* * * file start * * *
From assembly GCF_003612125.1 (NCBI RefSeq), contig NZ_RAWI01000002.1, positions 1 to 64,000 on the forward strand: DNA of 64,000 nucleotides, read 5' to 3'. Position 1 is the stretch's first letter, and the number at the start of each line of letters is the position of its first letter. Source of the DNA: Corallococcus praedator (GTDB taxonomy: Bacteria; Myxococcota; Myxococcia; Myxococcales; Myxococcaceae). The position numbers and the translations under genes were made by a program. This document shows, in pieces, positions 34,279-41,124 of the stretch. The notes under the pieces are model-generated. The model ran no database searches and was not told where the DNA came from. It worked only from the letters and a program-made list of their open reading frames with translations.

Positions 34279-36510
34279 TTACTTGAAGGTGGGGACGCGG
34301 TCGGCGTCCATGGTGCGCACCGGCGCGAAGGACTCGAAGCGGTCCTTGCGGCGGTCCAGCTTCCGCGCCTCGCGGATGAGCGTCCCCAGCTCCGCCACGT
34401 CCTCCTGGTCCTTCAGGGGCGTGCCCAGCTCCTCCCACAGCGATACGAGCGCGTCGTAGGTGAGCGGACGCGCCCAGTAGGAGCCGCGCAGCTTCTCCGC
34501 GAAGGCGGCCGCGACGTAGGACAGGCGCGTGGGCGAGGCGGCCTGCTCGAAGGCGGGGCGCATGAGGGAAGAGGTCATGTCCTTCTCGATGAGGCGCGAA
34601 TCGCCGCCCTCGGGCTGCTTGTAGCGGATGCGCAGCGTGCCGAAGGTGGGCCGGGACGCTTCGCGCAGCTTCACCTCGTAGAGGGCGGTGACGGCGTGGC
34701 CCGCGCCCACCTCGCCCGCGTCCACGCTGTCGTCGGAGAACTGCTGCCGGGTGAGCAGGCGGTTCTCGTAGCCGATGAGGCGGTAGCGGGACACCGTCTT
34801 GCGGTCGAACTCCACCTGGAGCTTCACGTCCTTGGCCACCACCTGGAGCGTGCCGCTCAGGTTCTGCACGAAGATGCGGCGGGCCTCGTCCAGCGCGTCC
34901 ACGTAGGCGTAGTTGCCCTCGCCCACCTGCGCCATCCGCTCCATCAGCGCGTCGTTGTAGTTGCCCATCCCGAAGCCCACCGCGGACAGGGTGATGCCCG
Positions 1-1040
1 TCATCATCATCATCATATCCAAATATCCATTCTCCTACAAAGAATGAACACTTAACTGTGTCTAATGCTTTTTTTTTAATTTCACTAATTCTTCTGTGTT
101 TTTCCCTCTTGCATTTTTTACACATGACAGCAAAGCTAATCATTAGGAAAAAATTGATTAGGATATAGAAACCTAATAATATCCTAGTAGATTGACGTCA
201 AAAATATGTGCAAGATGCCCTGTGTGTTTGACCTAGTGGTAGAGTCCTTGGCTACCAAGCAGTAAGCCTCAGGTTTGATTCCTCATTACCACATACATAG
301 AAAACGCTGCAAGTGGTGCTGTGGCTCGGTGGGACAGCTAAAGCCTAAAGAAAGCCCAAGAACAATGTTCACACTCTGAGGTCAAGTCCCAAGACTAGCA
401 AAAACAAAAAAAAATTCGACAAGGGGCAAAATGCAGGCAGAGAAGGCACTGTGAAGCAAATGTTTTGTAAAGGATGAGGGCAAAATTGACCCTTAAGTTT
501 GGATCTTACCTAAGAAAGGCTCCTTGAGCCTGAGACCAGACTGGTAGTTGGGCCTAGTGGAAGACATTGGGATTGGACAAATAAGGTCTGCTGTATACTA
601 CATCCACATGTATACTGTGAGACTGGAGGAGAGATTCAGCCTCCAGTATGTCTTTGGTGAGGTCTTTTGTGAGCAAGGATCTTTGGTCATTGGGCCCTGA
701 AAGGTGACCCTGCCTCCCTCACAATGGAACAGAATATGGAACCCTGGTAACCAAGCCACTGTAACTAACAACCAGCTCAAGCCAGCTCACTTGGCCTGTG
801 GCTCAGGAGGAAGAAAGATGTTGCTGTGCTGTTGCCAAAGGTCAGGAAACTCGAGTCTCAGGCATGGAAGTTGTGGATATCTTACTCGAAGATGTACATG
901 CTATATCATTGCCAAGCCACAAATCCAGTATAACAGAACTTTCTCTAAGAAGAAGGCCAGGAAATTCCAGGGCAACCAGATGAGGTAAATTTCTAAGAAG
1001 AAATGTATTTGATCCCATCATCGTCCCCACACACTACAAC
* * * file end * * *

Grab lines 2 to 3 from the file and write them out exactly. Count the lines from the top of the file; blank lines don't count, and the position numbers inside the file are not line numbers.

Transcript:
Positions 34279-36510
34279 TTACTTGAAGGTGGGGACGCGG